Bottled too early

What went wrong? Was this supposed to happen? Should I throw it out? What do I do now?

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Bottled too early

Postby mdbrewer » Mon Nov 21, 2005 7:45 pm

Well, I realized that I probably bottled my ale too early. This is my first brew (True Brew Irish Stout) and I followed the instructions saying that I could bottle after one week. I had not seen any bubbles for several days, so I thought it was all good.

However, after I finished bottling I realized that maybe I should have measured the gravity *before* bottling. Anyway, I took a measurement and it was pretty high ~ 1.025. So since I had finished the bottling, I started to get nervous and think I may have exploding bottles any day soon. Since two of the beers are in Grolsch style bottles and I just opened one (26 hrs since bottling), it gave a got "pop" when opening, but no fountain of beer.

I called my brew shop, and he told me to pour all the beer back in the fermenting bucket, and add new yeast. However, I keep reading that you should NOT add oxygen to the beer, which will be difficult if I pour them all back. There is also the problem of risking contamination. So, I'm looking for advice on what to do.

I have the following options as I see it:

1. Wait and see if my bottles will explode. :?

2. Do as my brew shop recommended. I.e. empty the bottles and start the fermenting again.

3. Remove the caps and recap the bottles in a couple of days. But how do I know when to do it?

From now on, I will use the hydrometer
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Re: Bottled too early - risking exploding bottles?

Postby Push Eject » Mon Nov 21, 2005 8:32 pm

Don't panic. Don't pour everything back into a fermentor just yet.

First, what was your OG? What yeast did you use? And, perhaps most importantly, how does it taste? Is it syrupy-sweet or does it actually taste like a stout?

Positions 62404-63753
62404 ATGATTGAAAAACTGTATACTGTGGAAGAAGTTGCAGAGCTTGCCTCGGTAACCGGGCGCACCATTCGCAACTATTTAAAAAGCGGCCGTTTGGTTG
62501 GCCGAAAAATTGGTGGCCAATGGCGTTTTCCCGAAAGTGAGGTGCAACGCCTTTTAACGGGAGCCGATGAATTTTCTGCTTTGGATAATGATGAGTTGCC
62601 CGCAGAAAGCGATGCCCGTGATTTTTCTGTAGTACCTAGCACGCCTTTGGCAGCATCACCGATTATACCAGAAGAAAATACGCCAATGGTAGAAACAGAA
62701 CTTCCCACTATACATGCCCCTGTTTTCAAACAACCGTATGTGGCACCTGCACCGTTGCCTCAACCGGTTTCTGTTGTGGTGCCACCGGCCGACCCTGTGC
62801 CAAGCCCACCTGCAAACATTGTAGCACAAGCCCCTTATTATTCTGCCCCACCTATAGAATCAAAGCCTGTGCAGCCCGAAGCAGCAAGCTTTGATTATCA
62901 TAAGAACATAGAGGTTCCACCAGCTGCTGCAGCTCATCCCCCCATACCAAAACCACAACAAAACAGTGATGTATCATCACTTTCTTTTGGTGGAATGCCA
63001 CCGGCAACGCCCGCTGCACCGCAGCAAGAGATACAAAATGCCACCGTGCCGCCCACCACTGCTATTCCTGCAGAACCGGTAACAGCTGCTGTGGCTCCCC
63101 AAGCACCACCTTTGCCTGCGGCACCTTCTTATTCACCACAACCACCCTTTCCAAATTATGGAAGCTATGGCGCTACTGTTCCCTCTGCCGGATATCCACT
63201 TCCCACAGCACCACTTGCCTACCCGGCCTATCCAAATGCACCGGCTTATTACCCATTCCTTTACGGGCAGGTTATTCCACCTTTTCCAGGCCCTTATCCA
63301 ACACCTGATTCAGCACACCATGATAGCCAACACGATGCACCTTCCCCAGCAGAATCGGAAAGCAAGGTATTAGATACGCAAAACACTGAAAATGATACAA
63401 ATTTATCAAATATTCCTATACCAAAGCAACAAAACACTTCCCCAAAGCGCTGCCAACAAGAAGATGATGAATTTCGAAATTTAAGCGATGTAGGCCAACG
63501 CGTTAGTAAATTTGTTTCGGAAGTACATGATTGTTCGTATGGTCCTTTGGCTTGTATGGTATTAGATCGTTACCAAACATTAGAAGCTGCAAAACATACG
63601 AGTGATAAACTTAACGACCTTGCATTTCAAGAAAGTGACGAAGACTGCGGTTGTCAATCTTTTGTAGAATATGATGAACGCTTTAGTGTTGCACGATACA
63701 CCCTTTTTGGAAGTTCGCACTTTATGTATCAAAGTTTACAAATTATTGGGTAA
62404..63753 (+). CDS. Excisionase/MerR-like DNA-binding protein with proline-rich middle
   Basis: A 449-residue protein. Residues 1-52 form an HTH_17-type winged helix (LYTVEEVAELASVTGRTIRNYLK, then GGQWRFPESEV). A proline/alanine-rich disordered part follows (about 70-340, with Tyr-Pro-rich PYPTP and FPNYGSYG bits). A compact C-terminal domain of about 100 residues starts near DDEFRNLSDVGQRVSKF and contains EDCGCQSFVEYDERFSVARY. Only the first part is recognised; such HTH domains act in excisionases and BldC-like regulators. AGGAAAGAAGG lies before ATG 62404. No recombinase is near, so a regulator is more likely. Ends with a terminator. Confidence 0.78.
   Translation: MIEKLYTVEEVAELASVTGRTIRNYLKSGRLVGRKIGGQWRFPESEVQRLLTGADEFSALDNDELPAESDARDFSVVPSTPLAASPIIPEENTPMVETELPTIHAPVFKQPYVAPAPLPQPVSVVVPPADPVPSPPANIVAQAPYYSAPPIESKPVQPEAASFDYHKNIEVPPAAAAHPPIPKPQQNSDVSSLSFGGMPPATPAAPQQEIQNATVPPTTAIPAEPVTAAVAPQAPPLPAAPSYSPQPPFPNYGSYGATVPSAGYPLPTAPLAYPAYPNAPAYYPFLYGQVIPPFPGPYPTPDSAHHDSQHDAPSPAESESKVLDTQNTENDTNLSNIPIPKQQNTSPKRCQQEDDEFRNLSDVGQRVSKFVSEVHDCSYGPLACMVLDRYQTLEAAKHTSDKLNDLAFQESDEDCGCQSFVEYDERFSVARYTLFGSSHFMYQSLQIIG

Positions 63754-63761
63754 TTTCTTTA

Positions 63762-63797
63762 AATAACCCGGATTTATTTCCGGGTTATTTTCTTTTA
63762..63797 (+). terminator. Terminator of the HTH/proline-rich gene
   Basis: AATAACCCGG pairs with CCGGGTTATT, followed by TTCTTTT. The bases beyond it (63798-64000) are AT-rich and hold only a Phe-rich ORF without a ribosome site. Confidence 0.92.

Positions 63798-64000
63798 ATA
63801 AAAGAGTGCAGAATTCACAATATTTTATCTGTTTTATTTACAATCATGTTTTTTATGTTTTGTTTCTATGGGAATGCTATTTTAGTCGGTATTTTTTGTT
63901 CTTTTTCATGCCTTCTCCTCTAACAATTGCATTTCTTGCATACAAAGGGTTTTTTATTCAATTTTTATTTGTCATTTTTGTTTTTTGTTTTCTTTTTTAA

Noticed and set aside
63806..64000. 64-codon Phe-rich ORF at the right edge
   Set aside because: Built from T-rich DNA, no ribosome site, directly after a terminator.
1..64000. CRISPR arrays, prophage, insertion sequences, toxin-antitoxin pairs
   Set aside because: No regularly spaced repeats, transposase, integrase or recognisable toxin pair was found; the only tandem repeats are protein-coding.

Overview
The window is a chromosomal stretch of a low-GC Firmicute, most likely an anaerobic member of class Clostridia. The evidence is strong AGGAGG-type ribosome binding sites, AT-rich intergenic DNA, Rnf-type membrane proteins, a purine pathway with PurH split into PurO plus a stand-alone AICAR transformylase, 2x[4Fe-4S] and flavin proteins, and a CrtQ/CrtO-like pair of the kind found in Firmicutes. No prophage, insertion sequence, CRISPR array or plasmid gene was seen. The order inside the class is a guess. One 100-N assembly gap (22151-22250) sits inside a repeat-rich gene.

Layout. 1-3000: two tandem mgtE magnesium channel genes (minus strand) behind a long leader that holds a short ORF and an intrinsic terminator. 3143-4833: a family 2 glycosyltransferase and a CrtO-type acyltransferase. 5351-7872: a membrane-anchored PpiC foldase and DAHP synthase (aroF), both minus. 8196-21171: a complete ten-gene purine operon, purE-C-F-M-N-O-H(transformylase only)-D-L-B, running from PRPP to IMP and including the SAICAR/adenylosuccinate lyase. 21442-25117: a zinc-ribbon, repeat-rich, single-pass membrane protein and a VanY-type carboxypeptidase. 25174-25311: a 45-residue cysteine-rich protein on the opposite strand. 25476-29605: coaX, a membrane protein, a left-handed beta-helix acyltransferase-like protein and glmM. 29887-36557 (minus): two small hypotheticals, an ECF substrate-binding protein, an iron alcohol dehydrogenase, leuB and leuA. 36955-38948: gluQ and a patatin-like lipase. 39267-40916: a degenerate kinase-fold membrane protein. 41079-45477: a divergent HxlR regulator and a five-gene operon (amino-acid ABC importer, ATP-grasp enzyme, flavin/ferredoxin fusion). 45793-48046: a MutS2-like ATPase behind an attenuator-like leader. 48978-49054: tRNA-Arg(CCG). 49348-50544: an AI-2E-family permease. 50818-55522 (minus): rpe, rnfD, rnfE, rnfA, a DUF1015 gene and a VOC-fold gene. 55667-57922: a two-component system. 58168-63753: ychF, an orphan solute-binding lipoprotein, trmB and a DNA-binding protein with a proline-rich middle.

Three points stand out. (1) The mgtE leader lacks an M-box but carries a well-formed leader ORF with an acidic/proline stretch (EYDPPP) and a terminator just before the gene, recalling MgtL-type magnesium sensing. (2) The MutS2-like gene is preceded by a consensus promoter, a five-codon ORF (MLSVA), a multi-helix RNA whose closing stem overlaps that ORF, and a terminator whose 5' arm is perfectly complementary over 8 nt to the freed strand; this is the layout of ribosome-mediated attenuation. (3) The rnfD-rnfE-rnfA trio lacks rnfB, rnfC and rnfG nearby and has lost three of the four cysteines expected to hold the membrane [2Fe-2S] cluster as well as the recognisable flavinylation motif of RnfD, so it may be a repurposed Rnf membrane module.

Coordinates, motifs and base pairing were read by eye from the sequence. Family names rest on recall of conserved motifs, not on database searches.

According to the official BJCP Style Guidelines, Sweet Stout can have an FG as high as 1.022.

If the beer is tasty, but you are really worried that your yeast are still active and might create enough pressure to blow your bottles, just keep them cool while they carbonate (open one every two or three days to check), then put them in a fridge when carbonated to your liking. The yeast will go dormant and you won't have to worry about them blowing.

If it is sickeningly sweet, then your fermentation really wasn't done and you'll want to give the little buggers more time.

Here's what I would do assuming a healthy primary fermenation and good yeast (I fully expect everyone to disagree with me here, btw).
DO NOT aerate your beer. At this stage of the game your yeast are in an anerobic portion of their life-cycle and oxygen will only add off-flavors and a buttery, diactyl (sp?) taste.
I would sanitize 50 (assuming a 5 gal batch) 4-5 inch squares of aluminum foil. Pop the tops on your bottles and squeeze the foil over them. Keep things calm and don't jostle things about (re: oxygen). Let them sit in a cool, dark and clean place for a week and check gravity again. Drop some priming tablets in (don't bother trying to cook up sugar and pour some into each bottle, you'll kill yourself) and re-cap.

That's what I would do, but I'm a lazy b@stard... who brews really tasty beer. :)

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First Brew

Postby BillyBock » Wed Nov 23, 2005 7:45 pm

I wouldn't panic either. It's not uncommon for your first brew, especially one made with an extract, to have a higher finishing gravity than intended. There are a lot of things that go into determining the final gravity--health and viability of the yeast, fermentability of the wort, temperatures, etc. It would help to see the recipe and your starting gravity, but it's entirely possible your ferment is done. I had a stout that finished at 1.022. Aerating your batch at this point is bad.

A cheap way to check is to take one of your bottles and pour in into a clean/sanitized plastic soda bottle and cap it. As the beer carbonates the bottle will pressurize and get firm. Give it the old Charmin squeeze test--it should be firm, but give a little when you squeeze (kind of like a new soda bottle). If shouldn't be hard as a freakin' rock. Keep the rest of the batch cool during this test to slow them down.

Another approach is to uncap all the bottles to de-pressurize them, and then re-cap them maybe after a few days.

As a rule of thumb, when I ferment ales I'll let the primary go to 2 weeks to ensure completion of the main ferment. When I make lagers, 4 weeks is typical in the primary.
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